Guests on Monday’s Wake up with the Whales Cruise got to see 8 different Humpbacks. Though most of us saw 2 breaches from whales that were fairly far from us, all of us got to see a couple of other two-somes fairly close-by.
The first pod of 2 we encountered were both adult Humpbacks. They spent a considerable amount of time very close to each other. Of course we couldn’t be sure if we were looking at 2 males hanging out together or a male and a female, but we didn’t notice any aggressive maneuvers between these two, so whoever they were, they seemed to be friends (see today’s Fact of the Day and the photo for more info on Humpback gender identification).
Our second pod of 2 was Momma Humpback and her little calf. We saw their spouts towards the end of our trip and headed over to see what they were up to. Both of them seemed to be in a resting mode, and as usual, we got to see baby much more frequently than Mom. While we were watching them, we deployed our hydrophone, and once again, got to eavesdrop on some very loud (therefore close-by) Humpback conversations.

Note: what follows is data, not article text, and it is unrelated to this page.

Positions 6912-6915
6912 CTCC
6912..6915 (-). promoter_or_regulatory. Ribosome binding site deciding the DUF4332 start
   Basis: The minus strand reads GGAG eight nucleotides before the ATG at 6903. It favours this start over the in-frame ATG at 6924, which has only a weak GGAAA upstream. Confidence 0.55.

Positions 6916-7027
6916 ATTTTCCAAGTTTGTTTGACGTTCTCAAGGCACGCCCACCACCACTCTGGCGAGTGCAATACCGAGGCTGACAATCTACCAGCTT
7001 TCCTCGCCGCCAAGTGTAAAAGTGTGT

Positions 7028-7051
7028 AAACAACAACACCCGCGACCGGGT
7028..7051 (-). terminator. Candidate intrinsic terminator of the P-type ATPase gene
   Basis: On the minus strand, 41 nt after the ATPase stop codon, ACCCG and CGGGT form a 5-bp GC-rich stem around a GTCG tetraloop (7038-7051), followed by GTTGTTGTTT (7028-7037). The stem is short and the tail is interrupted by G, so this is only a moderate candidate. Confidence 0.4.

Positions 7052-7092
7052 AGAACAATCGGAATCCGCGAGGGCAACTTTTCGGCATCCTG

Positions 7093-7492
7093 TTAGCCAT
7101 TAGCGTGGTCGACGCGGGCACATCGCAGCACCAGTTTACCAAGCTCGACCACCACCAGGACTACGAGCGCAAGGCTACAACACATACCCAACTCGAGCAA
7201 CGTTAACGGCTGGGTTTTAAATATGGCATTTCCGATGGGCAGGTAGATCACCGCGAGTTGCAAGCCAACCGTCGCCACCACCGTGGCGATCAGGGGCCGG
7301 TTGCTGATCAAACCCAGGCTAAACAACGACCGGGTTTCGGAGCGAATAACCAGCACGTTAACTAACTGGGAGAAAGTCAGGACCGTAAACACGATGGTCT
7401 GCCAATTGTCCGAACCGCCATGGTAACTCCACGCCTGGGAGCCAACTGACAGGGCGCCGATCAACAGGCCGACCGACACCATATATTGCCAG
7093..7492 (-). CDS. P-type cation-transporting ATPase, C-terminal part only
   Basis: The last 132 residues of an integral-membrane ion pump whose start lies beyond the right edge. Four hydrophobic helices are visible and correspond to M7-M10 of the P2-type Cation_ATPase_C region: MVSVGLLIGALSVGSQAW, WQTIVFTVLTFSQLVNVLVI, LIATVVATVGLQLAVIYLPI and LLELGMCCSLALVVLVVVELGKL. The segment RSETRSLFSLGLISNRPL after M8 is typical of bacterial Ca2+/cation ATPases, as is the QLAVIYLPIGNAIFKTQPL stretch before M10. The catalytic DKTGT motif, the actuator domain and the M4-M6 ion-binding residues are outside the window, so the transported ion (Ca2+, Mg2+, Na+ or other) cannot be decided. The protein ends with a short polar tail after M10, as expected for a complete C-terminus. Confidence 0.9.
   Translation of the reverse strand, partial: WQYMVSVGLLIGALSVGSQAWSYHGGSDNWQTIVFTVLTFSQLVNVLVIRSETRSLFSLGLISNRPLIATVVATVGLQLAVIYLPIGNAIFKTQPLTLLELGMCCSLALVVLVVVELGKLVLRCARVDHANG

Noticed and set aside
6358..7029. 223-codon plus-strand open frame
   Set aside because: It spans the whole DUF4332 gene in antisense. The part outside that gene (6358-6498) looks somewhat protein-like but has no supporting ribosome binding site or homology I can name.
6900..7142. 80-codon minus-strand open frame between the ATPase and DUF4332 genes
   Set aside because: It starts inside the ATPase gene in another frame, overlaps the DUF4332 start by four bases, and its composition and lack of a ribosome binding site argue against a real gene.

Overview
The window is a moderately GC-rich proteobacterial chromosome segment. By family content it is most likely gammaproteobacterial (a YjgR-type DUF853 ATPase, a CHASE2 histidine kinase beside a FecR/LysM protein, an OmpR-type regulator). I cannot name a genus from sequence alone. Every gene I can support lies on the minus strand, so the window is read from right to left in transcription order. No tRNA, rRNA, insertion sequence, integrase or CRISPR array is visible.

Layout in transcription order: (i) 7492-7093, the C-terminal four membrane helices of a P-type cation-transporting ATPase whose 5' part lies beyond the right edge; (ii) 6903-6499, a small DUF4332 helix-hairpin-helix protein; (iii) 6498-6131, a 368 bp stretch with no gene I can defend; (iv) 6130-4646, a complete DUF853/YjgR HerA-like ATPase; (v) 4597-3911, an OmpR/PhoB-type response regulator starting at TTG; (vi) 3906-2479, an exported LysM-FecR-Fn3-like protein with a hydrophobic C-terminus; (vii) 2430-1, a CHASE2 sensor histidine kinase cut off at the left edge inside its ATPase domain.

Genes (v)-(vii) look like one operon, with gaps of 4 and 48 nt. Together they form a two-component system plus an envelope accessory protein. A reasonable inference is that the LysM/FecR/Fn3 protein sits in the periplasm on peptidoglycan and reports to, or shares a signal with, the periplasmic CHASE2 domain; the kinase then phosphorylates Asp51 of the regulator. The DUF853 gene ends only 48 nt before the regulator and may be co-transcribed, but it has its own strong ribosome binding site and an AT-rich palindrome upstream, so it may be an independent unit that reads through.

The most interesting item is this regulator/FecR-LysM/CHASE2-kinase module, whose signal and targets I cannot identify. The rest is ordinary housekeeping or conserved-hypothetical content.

Ocean Sports Whale Fact of the Day: Why couldn’t we figure out the gender of the whales we were watching today? It turns out that unless there’s a calf around, it’s pretty much impossible to identify the gender of a Humpback from our vantage point on the boat. If there is a calf, the whale closest to the baby is usually “Mom”, and any other whales joining the pod are males. So how do researchers figure it out? If you’re underneath the whale…or if the whale rolls over close to your boat and you know exactly what you’re looking for, you may be able to distinguish between the genders. A female Humpback’s genital slit is almost adjacent to her anus, separated only by a small lump called a “Hemispherical Lobe”. She also has two visible mammary grooves located on either side of her genital opening. A male Humpback’s genital slit on the other hand, is about midway between his umbilicus and anus (so, they’re much further apart than a female’s), and he lacks that “hemispherical lobe”.